It also asserted that the RBI has failed to recognize various types of virtual currency schemes, and that because virtual currency lacks a medium of exchange, a store of value, a unit of account, and constitutes a final discharge of debt, it cannot be recognized as money, and thus the RBI has no power to regulate it.

By Respondent:
  • In response to the first contention, the respondent clarified that virtual Currencies are made of digital payment and is used as a medium of exchange and store of value, so RBI does have the power to control and prohibit such transaction. It was further contended that Virtual Currency not being a legitimate form of currency. It could also be used for illegal activities due to its anonymity or pseudo-anonymity.
  • In response to the second contention, RBI argued that cryptocurrency is a stainless digital currency where trading is done by applying encryption techniques. Though the fundamental right to freedom of trade is guaranteed under the Indian Constitution, it is not an absolute right it has some reasonable restrictions. Circular which prohibited the trade of virtual currencies intended to secure public interest and to reduce fraud and illegal activities.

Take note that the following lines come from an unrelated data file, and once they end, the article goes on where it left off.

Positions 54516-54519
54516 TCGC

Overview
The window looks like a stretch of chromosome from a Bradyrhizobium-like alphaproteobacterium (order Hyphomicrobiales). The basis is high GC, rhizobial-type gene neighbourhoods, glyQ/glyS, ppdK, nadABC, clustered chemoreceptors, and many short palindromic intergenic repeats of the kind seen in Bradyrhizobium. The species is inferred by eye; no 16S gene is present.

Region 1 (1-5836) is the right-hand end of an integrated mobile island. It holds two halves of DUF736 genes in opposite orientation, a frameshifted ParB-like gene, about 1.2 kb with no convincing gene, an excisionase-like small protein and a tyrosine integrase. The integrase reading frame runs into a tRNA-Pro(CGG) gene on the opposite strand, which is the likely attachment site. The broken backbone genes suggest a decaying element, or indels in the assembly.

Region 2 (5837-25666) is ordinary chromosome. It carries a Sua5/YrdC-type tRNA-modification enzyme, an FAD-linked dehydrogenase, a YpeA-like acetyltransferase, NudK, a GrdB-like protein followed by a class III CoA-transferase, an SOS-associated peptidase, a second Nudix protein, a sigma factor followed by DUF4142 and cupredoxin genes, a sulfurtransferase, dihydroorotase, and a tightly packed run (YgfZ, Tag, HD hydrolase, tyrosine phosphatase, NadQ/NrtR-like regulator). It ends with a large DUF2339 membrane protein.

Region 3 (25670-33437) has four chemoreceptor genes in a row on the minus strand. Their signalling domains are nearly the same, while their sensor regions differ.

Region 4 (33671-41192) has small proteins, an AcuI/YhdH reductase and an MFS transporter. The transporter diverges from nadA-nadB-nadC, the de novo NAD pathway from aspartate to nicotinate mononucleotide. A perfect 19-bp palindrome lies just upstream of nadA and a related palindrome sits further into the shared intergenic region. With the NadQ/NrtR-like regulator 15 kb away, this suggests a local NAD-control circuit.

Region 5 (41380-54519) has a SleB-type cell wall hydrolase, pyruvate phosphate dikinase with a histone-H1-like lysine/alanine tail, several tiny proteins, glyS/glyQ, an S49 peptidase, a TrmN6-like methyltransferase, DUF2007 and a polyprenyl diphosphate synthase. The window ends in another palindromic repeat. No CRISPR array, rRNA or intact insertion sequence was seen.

The bench ruled in favour of the petitioners. The court maintained a holistic approach to understand the technicalities of cryptocurrencies and their workings. While addressing the first issue, the Supreme Court was hesitant to accept RBIs contention that Cryptocurrency can be regarded as equal to fiat currency.

. With regards to the second issue, the Supreme Court was of the view that complete prohibition of Cryptocurrency trade and subsequent but indirect elimination of VC exchanges from the country’s industrial set up was not a proportionate measure. It had exceeded the bounds of reasonableness and held that in order for the RBI to take such an extraordinary measure, there must exist some damage suffered by the regulated entities which must be proven by providing some empirical data regarding the loss and that loss should have been caused by the operation of Virtual Currency exchanges.

The Supreme court after analysing all the raised issues declared the circular released by RBI as unenforceable and unlawful on the ground of proportionality as the respondent failed to show any damage incurred to the entities regulated by RBI.


In accordance with the judgement the circular was declared unenforceable and the trading and use of virtual currency was able to take place. But in this decision the supreme court did not pass any judgement about the legality of virtual currency in India, it simply quashed the particular circular in question.


  1. https://www.barelaw.in/case-brief-of-internet-and-mobile-association-of-india-versus-reserve-bank-of-india/
  2. https://dejurenexus.com/wp-content/uploads/2022/03/Case-Commentary-Internet-and-Mobile-Association-of-India-Vs.-Reserve-Bank-of-India-By-Kanishk-Sharma.pdf
  3. https://lawfoyer.in/internet-and-mobile-association-of-india-v-reserve-bank-of-india/#:~:text=The%20petitioner%20stated%20that%20the,Act%20of%201949%5B9%5D.